Apprentice Traveler


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  • I'd find it truly tragic if the wrist straps, and not the performance and reliability of the technology embodied in the hardware and firmware, if anywhere near ‘a primary reason’ why TomTom decided it could not viably compete in the wearable consumer electronics market.
  • OK, so the situation has not changed since 18 months ago:
  • If you want to record (in your example) the ten sprint times, as separate figures that can be distinguished from each other, within a single activity record then you will need to mark laps. If you only start-stop repeatedly, then you will only get a single lap and effectively only the total time and average pace for the…
  • Not that I've ever recommended TomTom wearable devices to anyone in my social circle, after my experience with the TomTom Spark Cardio + Music, but I have to confess: even as recently as February 2017, I seriously considered buying a TomTom Spark Music, knowing full well its flaws and shortcomings. You see, my girlfriend…
  • The feature was originally marketed thus: “See who's calling or messaging while you work out.”
  • Well, how cheap is “cheaper”? (Please don't say, “The cheaper the better.”) I've used several different Bluetooth headsets, they all – eventually, or at one point or another – paired with the TomTom Spark Cardio + Music successfully and played music from it, and they were all below US$40. If you're specifically after…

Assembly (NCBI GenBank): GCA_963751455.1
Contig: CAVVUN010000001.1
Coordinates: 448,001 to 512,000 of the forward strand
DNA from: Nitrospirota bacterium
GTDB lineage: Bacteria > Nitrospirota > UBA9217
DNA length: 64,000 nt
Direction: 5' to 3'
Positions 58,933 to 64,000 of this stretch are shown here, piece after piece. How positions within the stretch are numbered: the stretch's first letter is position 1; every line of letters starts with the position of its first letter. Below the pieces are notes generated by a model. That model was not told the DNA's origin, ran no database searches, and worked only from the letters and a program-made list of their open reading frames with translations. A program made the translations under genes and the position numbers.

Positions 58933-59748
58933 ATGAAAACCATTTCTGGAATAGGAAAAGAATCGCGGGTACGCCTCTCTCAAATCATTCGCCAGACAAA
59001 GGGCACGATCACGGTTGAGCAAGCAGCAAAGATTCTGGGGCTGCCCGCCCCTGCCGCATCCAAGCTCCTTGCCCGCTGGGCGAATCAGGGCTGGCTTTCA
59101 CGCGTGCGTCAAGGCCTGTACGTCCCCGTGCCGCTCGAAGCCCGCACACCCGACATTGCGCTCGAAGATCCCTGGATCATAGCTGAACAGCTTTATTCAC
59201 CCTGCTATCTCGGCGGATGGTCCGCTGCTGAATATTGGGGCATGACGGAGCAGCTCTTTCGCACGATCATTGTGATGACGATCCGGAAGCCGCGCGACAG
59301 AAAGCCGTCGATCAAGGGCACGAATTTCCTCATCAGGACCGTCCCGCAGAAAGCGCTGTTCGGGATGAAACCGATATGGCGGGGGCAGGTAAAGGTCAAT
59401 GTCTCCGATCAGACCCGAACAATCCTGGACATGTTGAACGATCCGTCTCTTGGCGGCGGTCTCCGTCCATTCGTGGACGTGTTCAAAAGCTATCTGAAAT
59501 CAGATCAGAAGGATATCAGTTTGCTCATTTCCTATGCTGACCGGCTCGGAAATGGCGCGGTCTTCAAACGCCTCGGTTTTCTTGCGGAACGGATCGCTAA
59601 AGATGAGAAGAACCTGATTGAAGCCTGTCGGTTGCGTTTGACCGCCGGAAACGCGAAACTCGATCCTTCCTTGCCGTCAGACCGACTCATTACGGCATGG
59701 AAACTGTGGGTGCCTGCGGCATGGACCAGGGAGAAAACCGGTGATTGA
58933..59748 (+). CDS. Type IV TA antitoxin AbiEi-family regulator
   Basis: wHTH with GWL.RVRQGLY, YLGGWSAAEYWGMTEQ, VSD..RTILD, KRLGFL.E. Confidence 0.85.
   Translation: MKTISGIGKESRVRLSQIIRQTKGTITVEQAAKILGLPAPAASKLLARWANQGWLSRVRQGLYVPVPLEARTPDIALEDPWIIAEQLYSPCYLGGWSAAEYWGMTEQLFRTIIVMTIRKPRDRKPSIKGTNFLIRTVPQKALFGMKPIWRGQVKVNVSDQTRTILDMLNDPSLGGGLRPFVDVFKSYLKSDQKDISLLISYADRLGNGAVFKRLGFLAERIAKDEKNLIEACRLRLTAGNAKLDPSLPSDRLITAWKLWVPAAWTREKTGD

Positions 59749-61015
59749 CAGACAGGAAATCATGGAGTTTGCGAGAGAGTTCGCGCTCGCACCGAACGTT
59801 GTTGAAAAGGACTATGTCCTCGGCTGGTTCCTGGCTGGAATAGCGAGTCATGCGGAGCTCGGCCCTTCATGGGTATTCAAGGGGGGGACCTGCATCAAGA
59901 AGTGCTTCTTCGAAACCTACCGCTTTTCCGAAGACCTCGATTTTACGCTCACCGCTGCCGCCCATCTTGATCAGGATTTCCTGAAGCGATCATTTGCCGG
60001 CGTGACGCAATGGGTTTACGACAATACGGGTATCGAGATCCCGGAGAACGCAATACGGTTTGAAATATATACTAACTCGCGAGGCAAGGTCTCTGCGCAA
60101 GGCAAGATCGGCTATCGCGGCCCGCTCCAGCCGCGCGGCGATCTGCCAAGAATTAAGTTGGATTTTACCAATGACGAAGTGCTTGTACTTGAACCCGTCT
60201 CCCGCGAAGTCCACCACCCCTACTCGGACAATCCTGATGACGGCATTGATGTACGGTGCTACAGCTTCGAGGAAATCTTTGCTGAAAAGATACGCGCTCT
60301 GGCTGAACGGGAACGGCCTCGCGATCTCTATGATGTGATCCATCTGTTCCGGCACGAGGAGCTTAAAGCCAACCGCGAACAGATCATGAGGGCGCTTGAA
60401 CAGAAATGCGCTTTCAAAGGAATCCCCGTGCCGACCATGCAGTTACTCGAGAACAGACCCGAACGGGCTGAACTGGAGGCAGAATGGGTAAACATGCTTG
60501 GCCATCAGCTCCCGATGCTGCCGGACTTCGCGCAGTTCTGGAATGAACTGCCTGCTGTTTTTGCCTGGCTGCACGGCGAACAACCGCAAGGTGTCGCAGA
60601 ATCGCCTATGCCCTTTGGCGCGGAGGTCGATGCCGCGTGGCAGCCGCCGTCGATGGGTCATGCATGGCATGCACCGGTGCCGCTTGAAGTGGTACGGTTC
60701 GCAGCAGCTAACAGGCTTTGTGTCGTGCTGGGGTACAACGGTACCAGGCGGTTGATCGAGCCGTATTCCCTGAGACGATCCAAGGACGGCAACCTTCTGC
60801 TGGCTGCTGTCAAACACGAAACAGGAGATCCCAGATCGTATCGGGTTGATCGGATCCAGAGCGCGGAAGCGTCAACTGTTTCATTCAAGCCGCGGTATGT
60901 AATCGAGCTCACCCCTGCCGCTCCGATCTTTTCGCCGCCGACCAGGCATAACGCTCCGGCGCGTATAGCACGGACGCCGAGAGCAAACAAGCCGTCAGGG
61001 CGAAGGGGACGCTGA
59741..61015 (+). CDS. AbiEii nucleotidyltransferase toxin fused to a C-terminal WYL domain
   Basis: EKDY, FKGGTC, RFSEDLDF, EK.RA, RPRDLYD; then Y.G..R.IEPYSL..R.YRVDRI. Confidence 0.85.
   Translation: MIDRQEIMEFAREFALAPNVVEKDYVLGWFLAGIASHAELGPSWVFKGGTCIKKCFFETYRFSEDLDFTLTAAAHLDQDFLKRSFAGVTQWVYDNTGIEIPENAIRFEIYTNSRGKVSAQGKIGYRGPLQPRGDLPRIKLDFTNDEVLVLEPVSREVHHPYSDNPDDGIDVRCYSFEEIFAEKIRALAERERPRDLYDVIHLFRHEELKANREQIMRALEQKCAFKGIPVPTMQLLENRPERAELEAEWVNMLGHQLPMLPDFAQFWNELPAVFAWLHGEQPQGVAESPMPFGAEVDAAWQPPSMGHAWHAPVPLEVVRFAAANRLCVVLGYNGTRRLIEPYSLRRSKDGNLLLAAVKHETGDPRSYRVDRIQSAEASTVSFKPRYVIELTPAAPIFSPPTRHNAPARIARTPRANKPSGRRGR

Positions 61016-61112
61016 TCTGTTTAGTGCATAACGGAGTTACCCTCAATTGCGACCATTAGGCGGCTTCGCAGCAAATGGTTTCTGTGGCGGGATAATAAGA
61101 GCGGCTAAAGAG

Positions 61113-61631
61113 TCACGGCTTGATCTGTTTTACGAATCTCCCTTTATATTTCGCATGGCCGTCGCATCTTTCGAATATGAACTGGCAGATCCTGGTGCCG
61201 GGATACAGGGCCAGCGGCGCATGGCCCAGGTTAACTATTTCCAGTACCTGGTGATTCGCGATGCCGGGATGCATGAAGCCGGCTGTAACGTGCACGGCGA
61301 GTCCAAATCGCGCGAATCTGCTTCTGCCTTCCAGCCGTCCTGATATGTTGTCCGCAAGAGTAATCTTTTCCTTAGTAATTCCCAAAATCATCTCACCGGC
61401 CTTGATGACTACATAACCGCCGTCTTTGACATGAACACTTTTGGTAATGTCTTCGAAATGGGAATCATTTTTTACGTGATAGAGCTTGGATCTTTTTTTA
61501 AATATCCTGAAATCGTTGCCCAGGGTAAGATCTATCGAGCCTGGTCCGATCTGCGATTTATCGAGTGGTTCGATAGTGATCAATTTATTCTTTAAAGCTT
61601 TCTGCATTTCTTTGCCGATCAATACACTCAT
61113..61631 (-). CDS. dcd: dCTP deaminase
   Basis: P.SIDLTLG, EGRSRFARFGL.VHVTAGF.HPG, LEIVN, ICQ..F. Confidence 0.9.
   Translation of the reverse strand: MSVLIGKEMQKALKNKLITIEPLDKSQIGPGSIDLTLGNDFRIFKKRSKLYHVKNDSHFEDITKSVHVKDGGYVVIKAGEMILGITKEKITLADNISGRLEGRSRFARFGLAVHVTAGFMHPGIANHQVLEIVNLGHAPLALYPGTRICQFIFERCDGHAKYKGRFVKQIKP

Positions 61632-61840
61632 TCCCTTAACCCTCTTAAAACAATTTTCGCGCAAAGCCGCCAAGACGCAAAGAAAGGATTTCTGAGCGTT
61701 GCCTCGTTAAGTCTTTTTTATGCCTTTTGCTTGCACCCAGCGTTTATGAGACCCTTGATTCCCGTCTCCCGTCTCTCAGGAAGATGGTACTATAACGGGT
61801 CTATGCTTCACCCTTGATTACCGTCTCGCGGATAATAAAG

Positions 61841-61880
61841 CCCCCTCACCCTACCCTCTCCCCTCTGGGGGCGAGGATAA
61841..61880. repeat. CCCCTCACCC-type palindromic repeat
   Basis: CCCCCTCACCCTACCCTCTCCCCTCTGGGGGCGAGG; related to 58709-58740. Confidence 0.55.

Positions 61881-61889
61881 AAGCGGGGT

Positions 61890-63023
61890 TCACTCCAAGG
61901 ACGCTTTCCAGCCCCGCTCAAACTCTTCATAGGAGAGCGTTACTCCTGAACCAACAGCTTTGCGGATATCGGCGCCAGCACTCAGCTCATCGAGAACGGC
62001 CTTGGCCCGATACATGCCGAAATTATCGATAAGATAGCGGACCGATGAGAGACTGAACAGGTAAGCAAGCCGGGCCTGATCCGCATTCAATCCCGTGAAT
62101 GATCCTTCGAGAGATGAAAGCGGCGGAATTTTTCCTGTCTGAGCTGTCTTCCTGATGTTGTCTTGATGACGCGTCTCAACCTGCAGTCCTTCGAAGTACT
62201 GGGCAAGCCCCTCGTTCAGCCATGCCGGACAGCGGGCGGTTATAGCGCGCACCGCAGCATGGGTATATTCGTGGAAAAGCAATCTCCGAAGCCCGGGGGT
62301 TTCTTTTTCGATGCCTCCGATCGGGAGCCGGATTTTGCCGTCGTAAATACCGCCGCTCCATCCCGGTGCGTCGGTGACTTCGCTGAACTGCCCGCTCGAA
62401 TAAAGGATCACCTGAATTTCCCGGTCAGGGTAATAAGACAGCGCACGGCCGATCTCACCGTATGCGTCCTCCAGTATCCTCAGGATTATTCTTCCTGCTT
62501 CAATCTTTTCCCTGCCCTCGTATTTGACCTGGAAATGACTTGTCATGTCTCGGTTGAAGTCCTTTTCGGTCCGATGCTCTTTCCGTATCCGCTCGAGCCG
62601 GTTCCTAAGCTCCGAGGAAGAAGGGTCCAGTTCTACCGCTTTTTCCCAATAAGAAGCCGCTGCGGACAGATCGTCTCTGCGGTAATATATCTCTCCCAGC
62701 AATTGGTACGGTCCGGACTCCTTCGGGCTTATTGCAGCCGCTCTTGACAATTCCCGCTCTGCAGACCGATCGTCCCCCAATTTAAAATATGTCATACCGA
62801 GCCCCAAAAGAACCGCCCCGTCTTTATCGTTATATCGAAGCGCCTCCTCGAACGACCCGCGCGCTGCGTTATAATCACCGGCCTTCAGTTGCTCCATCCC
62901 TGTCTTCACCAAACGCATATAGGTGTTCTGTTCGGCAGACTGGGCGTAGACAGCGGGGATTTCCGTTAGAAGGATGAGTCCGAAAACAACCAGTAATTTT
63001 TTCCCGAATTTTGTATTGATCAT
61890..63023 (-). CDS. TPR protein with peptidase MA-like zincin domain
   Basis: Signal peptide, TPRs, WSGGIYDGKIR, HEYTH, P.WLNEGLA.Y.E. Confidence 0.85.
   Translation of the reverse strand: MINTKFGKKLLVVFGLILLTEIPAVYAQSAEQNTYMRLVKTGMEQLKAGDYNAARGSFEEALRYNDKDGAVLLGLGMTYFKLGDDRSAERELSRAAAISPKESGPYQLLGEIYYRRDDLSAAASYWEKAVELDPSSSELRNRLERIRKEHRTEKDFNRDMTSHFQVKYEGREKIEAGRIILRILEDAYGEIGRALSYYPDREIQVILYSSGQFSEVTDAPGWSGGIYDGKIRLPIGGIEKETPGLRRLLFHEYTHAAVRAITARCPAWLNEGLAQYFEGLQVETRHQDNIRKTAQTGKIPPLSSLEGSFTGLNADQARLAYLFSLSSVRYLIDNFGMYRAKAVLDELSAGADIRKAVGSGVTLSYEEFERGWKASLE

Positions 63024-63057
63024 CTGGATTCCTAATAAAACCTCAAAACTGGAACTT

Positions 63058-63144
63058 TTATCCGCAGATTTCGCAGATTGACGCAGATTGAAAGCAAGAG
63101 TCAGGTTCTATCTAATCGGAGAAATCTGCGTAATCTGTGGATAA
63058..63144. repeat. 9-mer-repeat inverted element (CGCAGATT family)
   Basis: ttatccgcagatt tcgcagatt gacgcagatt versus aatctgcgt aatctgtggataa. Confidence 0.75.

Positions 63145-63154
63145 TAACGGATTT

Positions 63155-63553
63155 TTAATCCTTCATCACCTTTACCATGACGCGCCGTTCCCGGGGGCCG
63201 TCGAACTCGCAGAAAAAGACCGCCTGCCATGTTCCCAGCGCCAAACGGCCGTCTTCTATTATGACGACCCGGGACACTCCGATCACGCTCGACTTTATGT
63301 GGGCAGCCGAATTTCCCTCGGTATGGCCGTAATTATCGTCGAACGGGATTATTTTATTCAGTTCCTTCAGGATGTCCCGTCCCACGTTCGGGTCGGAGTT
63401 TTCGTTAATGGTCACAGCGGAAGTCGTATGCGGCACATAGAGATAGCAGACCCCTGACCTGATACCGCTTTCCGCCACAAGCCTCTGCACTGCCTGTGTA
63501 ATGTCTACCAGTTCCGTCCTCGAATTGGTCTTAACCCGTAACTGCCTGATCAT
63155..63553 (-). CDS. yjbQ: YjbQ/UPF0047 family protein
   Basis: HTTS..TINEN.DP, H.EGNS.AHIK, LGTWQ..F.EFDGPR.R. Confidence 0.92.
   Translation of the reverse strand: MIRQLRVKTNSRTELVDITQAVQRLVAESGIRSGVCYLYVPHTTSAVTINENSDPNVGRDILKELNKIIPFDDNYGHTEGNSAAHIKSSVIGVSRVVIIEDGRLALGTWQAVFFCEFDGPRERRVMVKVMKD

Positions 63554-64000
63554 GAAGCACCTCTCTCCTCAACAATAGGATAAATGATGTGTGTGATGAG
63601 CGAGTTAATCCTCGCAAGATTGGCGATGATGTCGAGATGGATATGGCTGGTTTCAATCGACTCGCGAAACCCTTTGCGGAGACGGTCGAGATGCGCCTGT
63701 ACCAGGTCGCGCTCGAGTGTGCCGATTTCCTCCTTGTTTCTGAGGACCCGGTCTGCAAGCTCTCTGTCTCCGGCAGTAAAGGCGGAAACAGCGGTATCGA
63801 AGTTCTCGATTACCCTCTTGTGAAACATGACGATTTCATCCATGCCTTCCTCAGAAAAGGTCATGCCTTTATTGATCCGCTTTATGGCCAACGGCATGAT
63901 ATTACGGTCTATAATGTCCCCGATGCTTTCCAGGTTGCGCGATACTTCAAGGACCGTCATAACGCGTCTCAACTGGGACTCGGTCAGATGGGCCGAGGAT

• No worries. Your English is fine; I just wanted to confirm whether ‘last song’ meant last-played or at the end of the playlist itself. I'm sorry Normal playlist playback order doesn't start from the last-played song for you. I'm only going by (recent) memory here, since I've returned my watch and can no longer re-test the…
  • I take it that your question is, “Why [doesn't] it start [playing next time] from the last [played] song?”, as opposed to anything to do with the actual last song in the playlist. What happens if you:* Switch off your headset (to terminate the Bluetooth connection) while music is playing on your watch – irrespective of…
  • There is no convincing or objective reason why owners of older hardware models would be legally, commercially or morally entitled to the benefits of later improvements. Buying an electronic appliance for a one-off cost does not get anyone the entitlement of ongoing support until the end of the device's useful lifetime, or…